Lost Move Syndrome: First hand…

So after I shared this Guest Post on Lost Move Syndrome in July 2015, I now have first hand experience of what it feels like to have an “inability to perform a skill previously performed with ease”. For me, it started two days after I’d competed my “B” routine. I’m going to try to explain the order of things that happened as best I can, but as all recommendations on this go, I’m trying not to dwell on it at the moment, and we’re just taking a break from what I’m struggling with.

So we’d changed our warm up drills to include routines at the end, so that we can keep the routines ‘ticking over’ until the next time we need them for competition, as it won’t be for a while. I took off for a 3/4 back (the first skill) and suddenly bailed, tucking round to feet instead of landing on my front. After a second failed attempt, I skipped the skill in an endeavour to move on with the routine and complete what was only supposed to be a ‘warm up’.

At first I couldn’t do anything in the Pike shape. I had a pike back (SS) followed by a Pike Barani, and after several really hairy SSs I went from a back SS to a barani. The barani travelled the entire length of the trampoline, landing on the end deck. Now for some people, when they go wrong, landing on the end deck is pretty standard… for me- it is incredibly rare. So much so that even my coach was baffled! “You’ve never done that before, it’s only been 2 days since the competition…” I was confused, and if I’m honest, being so out of control that I landed on the end deck did give me a bit of a fright.

We decided we’d leave it there and go back to these after the warm up. Anyway, I stumbled my way through an easier routine, feeling like I had to psych myself up for all the back SSs and decided to go back to doing my harder B routine later on in the week – it was probably just a blip right?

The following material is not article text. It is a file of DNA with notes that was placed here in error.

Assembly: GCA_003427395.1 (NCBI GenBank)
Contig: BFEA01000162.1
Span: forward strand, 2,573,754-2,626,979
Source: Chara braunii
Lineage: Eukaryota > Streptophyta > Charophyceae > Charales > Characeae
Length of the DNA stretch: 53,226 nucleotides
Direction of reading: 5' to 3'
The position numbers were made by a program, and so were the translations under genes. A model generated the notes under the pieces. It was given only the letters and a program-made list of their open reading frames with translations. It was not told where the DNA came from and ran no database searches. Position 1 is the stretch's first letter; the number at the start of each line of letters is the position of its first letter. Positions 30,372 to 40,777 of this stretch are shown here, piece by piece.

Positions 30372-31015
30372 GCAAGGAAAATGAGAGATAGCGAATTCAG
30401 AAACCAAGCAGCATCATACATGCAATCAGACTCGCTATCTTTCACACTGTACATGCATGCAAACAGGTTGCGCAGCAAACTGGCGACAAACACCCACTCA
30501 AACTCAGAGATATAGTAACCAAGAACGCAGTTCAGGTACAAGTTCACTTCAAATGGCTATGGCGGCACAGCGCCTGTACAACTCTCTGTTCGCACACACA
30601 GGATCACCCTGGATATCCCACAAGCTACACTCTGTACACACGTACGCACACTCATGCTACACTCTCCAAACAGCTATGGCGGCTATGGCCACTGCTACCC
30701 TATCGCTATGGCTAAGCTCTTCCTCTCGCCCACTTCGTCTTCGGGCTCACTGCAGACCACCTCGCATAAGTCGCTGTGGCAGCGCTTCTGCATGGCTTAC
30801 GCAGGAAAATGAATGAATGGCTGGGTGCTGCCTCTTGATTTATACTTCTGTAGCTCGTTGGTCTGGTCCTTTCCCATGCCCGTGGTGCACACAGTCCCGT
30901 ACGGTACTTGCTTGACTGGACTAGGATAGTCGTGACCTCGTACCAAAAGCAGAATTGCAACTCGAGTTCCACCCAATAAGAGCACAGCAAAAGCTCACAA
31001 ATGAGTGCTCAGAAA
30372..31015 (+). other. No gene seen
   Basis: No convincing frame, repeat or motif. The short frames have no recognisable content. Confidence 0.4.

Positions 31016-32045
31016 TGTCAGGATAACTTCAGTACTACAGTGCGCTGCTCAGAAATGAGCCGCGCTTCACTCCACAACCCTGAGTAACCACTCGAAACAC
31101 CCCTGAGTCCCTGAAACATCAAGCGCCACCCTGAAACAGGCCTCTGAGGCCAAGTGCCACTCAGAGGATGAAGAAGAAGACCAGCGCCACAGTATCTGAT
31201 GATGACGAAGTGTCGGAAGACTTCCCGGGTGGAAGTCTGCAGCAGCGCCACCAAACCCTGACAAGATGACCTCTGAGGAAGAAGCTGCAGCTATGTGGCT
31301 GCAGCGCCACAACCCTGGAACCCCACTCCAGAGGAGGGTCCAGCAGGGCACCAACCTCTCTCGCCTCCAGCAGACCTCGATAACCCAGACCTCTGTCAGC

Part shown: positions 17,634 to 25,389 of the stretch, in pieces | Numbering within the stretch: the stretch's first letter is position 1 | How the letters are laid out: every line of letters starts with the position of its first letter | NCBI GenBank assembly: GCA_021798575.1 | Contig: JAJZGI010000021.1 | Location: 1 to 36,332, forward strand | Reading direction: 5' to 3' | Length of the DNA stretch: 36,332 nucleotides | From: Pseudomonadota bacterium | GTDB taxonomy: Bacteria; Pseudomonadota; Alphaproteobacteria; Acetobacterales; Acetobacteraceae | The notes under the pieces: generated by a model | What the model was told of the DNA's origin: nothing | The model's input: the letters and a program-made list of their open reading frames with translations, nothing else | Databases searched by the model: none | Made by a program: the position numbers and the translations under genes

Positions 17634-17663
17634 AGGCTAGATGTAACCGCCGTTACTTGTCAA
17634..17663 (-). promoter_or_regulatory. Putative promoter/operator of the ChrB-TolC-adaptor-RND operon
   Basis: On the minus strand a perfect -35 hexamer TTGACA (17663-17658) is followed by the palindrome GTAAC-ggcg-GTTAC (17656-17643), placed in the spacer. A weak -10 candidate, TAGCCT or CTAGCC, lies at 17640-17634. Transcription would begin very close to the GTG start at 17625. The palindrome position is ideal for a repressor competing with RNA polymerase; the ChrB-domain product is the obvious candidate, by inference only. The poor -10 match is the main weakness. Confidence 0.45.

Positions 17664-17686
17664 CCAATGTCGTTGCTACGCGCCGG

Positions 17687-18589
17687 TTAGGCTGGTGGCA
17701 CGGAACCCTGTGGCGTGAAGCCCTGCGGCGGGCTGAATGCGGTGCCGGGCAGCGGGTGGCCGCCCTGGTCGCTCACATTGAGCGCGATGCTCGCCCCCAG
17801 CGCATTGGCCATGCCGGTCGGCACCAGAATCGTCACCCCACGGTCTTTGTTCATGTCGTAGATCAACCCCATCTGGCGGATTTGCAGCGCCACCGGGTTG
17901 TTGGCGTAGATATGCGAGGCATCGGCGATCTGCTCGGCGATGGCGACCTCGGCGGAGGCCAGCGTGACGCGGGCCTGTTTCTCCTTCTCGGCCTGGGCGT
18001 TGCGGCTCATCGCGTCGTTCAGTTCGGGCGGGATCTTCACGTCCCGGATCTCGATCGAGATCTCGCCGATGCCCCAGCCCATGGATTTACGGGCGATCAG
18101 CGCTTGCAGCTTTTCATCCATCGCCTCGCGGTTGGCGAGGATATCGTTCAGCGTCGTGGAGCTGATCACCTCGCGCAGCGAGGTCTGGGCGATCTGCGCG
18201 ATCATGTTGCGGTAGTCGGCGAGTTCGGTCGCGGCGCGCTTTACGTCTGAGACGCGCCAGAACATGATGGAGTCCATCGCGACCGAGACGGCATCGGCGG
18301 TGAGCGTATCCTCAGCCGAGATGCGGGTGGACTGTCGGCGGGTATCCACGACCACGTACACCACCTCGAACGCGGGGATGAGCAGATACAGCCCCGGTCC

Not so much… Thursday at training I worked through the routine backwards, like I’m used to, working the newest skills into the mat first, which landed fine and gave me confidence. So after working back from 4-10, I went for the first move, the 3/4 back. Same take off as always, and I bailed again, tucking to feet and falling to H&K at the last minute. Bummer. Not just a one off blip then…

The 3/4 back is something I’m good at (one judges feedback at a comp was that I got zero deductions on all my ‘straight’ somersaults – this included), so okay, take it back a step – I learnt all the progressions for this one… I did a back pullover to front- or at least tried to, that was scary, and I pulled it to feet (just). I couldn’t even manage that from a standstill, another thing I pride myself on, because it’s great to show kids they’re not going to land on their heads if they don’t go high enough when learning a back pullover.

So we’ve started a new week, and I now have all of my somersaults working, bar the 3/4 front. Humph! I’ll keep you posted on my progress… meantime, if you missed it last time, here’s some info I posted about Lost Move Syndrome previously.

TTFN ~ Bella x

Bella Bounces

Originally posted here, what this blog calls a ‘mental block in gymnastics’ is now well documented as Lost Move Syndrome, or LMS in Trampoline and can affect any performance athlete. Here’s a bit more information about it.

Mustafina LMS

Virtually 70% of high level gymnasts have experienced psychological blocking – the inability to perform a skill previously performed with ease. Only a small percentage of these athletes experience blocking to the point that it disrupts their performance. Nonetheless, for those who do, the experience is devastating.

Research shows that blocking has a number of predictable characteristics (Feigley, Robbins & Berger, 1989):

It generalises backwards within a sequence of skills. For example, blocking on the back somersault phase of the roundoff, back handspring, back somersault sequence quickly spreads to the back handspring and frequently to the round-off itself.
It generalises across skills. For example, a problem on the back salto on the beam…

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